Magazine article The American Enterprise

Derailed

Magazine article The American Enterprise

Derailed

Article excerpt

Amtrak, as usual, is in crisis. As it does every year, America's passenger rail monopoly requests more money from Congress than Congress is willing to give. Meanwhile, the Department of Transportation's Inspector General Kenneth Mead has harshly criticized the organization's asset management. He says there are "interlockings, bridges, and tunnels that are well beyond their economic life," Amtrak has been deferring capital expenditure on these items for years. "Continued deferral brings Amtrak closer to a major point of failure on the system," writes Mead, "but no one knows where or when such a failure will occur." If Amtrak collapses, it may be in the literal sense rather than the economic.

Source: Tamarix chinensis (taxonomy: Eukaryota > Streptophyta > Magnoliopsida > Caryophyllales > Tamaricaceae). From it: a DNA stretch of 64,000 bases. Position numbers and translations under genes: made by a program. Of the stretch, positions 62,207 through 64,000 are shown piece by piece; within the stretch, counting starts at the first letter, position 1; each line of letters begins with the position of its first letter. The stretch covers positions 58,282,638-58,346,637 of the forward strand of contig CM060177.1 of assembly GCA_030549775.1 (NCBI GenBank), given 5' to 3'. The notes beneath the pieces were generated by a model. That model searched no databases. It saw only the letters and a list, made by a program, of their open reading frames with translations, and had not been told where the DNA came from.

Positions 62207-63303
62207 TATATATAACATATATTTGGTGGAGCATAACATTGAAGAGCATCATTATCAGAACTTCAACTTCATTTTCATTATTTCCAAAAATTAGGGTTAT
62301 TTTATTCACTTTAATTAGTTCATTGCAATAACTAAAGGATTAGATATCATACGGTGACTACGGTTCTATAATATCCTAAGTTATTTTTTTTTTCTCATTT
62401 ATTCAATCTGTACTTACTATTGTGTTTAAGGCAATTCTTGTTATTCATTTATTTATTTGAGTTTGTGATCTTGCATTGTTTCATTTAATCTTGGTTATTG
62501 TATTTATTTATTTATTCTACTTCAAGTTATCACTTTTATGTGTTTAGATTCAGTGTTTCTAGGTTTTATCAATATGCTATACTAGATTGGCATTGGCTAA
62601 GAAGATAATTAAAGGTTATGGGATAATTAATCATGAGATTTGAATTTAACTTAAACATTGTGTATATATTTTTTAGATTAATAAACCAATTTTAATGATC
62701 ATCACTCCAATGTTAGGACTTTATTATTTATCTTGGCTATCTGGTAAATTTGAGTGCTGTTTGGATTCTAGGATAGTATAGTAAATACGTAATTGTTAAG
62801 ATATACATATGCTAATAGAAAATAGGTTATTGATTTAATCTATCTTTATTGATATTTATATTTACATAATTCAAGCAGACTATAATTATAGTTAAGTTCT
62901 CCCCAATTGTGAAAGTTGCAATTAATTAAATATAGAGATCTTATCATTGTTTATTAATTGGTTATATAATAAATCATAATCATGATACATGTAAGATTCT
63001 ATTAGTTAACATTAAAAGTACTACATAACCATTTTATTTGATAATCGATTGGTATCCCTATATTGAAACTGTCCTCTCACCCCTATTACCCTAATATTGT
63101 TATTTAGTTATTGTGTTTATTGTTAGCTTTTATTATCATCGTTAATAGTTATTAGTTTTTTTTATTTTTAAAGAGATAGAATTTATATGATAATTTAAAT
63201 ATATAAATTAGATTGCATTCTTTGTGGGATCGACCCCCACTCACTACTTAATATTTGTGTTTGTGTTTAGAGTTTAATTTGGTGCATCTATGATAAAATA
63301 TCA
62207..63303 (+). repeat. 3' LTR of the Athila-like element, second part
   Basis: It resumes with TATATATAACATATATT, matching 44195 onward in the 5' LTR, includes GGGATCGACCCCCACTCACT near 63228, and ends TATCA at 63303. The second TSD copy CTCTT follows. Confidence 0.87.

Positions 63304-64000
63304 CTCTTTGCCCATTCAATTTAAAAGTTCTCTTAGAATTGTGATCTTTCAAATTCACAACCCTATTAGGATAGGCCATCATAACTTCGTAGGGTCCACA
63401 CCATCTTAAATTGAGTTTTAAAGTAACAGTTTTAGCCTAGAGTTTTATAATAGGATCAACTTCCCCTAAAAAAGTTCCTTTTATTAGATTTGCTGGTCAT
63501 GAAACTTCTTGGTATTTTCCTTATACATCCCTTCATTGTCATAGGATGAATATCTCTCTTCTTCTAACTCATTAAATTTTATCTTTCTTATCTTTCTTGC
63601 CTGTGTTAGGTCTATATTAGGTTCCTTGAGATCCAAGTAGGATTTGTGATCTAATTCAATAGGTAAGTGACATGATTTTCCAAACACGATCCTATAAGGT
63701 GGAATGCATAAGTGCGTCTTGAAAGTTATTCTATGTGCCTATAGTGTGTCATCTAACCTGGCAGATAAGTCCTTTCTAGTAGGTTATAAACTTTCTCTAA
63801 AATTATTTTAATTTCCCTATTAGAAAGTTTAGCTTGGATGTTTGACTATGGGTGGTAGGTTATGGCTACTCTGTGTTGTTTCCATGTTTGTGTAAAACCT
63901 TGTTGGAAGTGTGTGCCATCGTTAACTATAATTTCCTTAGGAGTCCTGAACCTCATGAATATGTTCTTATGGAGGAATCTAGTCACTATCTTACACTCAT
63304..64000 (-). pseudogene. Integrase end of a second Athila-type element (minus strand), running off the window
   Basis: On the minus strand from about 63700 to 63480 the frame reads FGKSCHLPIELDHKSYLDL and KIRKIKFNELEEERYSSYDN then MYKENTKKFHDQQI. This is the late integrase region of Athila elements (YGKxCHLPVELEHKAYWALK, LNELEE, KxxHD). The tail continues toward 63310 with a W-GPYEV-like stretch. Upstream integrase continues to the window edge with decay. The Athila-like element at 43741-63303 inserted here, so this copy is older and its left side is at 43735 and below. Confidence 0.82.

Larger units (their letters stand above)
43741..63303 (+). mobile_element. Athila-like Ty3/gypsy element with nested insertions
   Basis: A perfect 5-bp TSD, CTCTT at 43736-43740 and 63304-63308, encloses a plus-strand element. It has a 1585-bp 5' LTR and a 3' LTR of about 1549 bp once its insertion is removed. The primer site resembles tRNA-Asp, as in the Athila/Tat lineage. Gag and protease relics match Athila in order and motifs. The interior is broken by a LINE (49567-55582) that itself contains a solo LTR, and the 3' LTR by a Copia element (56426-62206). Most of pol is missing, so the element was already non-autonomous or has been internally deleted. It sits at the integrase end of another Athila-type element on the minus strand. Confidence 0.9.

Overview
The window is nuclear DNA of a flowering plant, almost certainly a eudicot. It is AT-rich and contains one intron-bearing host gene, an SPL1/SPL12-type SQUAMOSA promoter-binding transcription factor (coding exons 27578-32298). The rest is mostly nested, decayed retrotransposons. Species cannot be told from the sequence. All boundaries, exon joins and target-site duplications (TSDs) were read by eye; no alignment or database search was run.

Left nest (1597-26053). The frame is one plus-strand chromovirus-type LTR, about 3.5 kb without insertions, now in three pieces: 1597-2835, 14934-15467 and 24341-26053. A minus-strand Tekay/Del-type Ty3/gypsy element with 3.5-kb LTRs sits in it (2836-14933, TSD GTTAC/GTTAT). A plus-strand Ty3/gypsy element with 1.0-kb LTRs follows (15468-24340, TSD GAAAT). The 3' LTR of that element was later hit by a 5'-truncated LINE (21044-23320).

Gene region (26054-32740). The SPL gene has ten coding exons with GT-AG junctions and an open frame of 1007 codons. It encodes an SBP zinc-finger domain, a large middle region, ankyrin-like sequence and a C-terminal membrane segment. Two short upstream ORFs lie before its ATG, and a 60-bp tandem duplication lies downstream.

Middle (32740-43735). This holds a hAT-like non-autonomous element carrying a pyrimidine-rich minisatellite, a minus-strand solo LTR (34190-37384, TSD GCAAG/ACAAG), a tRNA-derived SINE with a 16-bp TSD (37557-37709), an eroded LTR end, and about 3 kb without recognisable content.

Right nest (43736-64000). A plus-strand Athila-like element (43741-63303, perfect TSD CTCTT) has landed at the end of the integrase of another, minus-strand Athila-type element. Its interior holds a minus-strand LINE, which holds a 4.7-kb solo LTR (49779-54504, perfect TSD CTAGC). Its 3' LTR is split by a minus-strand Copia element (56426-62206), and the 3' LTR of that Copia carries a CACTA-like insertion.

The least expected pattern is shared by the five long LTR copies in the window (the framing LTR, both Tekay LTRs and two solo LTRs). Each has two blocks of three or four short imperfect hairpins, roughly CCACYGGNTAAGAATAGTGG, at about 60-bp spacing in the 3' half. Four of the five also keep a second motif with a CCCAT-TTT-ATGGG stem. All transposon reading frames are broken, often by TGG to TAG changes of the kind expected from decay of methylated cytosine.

There are some people not only willing to point out the problems with Amtrak, but to suggest practical solutions to the current mess. One of these is Joseph Vranich, who helped create Amtrak and later served as president of the High Speed Rail Association. His new book End of the Line: The Failure of Amtrak Reform and the Future of America's Passenger Trains (AEI Press) serves as a manifesto for those who want to see railroad passenger travel freed of the choking grasp of America's nationalized agency.

The economic case for Amtrak's privatization is simple. Despite repeated demands from Congress that it get its act together, Amtrak has consistently failed to meet its own targets. In 1992, the Amtrak chairman claimed that, "Amtrak continues to reduce its need for federal operating support, and hopes to eliminate it altogether by the end of the decade. …

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